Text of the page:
The Panda Nation is truly international. In the last episode of Meet the Pandas we spoke to Halldór Logi Valsson, hailing from the north of frostbitten Iceland. Now we’d like to introduce the first British Panda, David ‘Morcegão’ George: a first degree black belt under legendary master Ricardo De La Riva, Luta Livre brown belt under Milton Vieira, all-round grappling savant, and master of the uncanny selfie.
From a young age David George excelled at the most British of all sports: cricket and football. After getting attacked by a group of drunk idiots in his late teens, he discovered the grappling arts. Using his scientific background and training in education, David quickly became a prolific competitor and driven instructor, progressing from blue to black belt in just four years.
You’re a 6 foot 4 behemoth, and I’ve seen you jump guard. That’s scary.
David George: “Ah, I guess you’re referring to that NAGA match from last year that I just posted online? If you notice my foot is completely bandaged up. A Danish guy, Kasper Larsen, cracked my foot with a brutal heelhook in the no-gi match earlier that day. Because I could barely stand up, I just decided to throw myself at the other guys in the gi division (laughs). It was shameful, but I guess it worked out.
How did you start training?
DG: “When I was 18 years old I went out with some friends, and some imbecile started throwing potato chips at my head. That turned into a 1 on 5 brawl in the middle of traffic. I did okay and managed to get some shots in. But I had this nagging feeling that I could’ve done better. So I went online and got on Ask Jeeves (remember that site?), and I read about Brazilian Jiu-Jitsu, the UFC and Royce Gracie. The more I read, the more it made sense. But unfortunately there was no BJJ in my area at the time. Finally, in 2004 I had my first couple of lessons with a blue belt under Braulio Estima, who ran a small MMA class at Nottingham University. My first proper instructor was Lee Livingstone, who teaches in Bangkok now. Lee was a karate guy who had watched the first UFC and decided to start cross-training. He was a very good blue belt under an American instructor called Michael Jen. During one of our sparring classes at university, MMA fighter Dan Hardy just happened to drop in one day. Dan invited me to join their gym, Rough House, which I did. So right from the beginning I went all out. I trained MMA, BJJ, submission grappling and a bit of Muay Thai.
Did that street fight mess with you mentally?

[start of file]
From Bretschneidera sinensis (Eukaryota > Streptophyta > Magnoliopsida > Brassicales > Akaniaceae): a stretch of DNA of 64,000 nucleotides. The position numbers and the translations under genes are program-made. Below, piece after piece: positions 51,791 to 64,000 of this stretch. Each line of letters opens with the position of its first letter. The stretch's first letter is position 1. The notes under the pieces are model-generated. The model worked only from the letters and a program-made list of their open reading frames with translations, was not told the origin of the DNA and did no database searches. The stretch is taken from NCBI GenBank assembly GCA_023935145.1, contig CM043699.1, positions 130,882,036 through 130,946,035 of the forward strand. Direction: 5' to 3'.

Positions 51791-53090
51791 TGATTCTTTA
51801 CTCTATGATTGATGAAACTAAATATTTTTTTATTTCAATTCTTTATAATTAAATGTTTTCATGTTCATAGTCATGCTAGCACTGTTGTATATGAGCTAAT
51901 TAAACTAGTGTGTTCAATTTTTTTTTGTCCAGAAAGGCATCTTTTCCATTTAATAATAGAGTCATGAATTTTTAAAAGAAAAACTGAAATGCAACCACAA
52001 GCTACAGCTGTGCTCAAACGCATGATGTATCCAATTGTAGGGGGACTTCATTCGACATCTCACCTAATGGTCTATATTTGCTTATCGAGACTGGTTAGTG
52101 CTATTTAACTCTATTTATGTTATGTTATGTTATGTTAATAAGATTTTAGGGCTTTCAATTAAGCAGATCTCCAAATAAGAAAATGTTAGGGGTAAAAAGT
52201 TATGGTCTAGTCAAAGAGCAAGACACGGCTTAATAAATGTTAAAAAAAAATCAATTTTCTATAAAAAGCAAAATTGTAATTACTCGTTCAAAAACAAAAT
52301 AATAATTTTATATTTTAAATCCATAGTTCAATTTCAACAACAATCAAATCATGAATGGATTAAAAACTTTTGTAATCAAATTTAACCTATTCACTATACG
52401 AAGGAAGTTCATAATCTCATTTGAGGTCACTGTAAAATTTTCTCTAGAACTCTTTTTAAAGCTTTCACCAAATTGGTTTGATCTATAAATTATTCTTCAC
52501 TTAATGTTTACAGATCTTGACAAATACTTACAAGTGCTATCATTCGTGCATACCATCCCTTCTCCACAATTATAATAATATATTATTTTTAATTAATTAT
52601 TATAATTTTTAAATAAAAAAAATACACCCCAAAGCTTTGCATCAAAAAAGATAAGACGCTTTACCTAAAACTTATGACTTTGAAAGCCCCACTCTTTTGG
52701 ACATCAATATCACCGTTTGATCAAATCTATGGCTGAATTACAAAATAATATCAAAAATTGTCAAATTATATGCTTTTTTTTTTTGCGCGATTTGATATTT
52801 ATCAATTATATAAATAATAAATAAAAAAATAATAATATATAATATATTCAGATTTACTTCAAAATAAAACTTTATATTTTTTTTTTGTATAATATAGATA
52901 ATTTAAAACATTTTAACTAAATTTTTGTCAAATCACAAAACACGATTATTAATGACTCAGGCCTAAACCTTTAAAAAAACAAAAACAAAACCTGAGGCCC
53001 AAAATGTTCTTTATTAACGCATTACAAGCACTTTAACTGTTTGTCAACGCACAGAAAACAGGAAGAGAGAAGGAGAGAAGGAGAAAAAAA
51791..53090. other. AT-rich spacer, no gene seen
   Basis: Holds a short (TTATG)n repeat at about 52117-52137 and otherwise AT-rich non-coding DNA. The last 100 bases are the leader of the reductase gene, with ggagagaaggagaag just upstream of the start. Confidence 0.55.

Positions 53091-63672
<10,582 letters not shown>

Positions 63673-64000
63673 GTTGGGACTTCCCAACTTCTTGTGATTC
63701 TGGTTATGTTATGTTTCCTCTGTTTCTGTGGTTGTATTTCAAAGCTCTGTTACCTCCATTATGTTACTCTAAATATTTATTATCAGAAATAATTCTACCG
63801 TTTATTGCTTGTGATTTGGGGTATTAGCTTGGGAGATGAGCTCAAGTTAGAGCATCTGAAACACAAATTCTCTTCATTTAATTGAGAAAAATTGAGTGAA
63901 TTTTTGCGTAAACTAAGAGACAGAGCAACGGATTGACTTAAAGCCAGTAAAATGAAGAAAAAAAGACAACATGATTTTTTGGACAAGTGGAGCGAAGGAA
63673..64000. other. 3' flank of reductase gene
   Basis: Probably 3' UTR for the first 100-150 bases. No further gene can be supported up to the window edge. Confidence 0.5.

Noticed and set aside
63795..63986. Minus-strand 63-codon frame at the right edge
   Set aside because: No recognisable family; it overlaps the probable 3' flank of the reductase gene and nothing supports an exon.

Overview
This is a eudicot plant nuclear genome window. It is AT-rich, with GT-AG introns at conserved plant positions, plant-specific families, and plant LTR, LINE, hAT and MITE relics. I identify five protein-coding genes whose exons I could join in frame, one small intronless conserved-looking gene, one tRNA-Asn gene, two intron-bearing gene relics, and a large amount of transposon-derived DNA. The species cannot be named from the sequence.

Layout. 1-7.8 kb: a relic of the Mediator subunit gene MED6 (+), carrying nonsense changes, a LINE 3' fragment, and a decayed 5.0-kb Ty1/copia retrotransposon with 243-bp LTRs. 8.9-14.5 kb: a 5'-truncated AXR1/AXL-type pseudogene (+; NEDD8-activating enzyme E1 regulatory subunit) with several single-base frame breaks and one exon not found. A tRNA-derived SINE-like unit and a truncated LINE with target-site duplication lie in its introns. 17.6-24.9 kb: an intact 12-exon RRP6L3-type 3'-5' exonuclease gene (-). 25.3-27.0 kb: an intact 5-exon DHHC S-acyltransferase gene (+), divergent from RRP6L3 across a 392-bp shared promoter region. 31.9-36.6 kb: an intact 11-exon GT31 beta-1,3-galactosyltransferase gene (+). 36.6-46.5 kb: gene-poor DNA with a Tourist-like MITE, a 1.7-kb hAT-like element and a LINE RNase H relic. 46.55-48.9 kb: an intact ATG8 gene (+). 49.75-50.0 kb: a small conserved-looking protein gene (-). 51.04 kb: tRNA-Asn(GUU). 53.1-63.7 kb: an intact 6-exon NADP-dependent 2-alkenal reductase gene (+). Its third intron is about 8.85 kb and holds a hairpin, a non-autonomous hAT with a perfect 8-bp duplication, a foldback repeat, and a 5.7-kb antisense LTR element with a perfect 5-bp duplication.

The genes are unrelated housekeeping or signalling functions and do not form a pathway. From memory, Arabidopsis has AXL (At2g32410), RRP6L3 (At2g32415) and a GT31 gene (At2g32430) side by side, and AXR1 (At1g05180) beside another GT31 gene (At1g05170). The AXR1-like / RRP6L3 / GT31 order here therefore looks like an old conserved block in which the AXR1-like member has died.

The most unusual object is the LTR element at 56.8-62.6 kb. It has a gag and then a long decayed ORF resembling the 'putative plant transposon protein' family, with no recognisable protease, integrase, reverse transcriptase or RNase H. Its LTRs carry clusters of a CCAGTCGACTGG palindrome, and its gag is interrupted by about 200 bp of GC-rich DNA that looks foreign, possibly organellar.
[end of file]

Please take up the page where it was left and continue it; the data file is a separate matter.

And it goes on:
DG: “I was pretty young and stupid, so I don’t think I processed it in that way. At the time I had a really bad knee injury where the cartilage would get stuck in the joint and my knee would lock up. That happened in the middle of this brawl. I guess I could have gotten badly hurt. But thankfully a police car drove by. The cops broke it up and arrested my attackers. I was just happy I didn’t get too much of a beating.”
I guess the more you learn about fighting, the more you realize the possibilities for disaster.
DG: “Yep. Do you know how many real life street fights I’ve been involved in, since I started training? Zero... Very quickly I realized I didn’t really care for the self-defense stuff. I live in the middle of England, not war-torn Mogadishu or the West Bank. Having to disarm an assailant with an AK-47 is not a daily thing for me, and I don’t hang out in shady kebab shops at 04:00 am with drunk idiots. But the sport pulled me in right away and never let me go.”
Was it easy for you to learn BJJ?
DG: “I guess. I played football and cricket at a pretty high level, and I was always naturally good at athletics. So I had a head start, because I already knew how my body worked. Also, I have a degree in chemistry and a scientific mindset, processing new information was something that came easy. As soon as I got into contact with knowledgeable teachers I got quite good, quite quick. But more importantly, from the very beginning I was putting more hours into jiu-jitsu than most. Even at university I was training every day.”
You went from blue to black belt in just four years, right?
DG: “Yeah, but I was a white belt for five years, so I’d racked up a lot of experience. When I started there were no homegrown British black belts. Even getting a blue belt seemed impossible, so I just committed myself to training like a madman. I never gave a sh#t about tapping out – every tap was a valuable lesson. Furthermore, I always tried to apply new techniques in sparring against a resisting opponents, instead of just drilling them like a robot. Another helpful training trick was giving up bad positions and working on my escapes. I still try to learn something from every roll.”
Run us through your belts.
DG: “I went to Brazil in 2009 and I stayed there for the first half of the year. I trained at Brazilian Top Team, but they obviously wouldn’t promote me because I was just a visiting gringo. When I returned to the UK I did a bit of training with a purple belt under Lucio Rodrigues (a.k.a. ‘Lagarto’). But it all became a bit silly. When I fought at the Bristol Open I ran through everyone at white belt. I had twelve fights and submitted everyone. I only lost the finals of the absolute, when I was matched up with the wrestling coach of London Shootfighters, who beat me by advantage. So the purple belt I trained with had a word with Lagarto. He was supposed to promote me at a seminar, but I guess Lagarto was on Brazilian time and he missed his train. One of his students, Ben Poppleton, then gave me the blue belt on Lagarto’s behalf.”
How did you end up training under Ricardo de la Riva?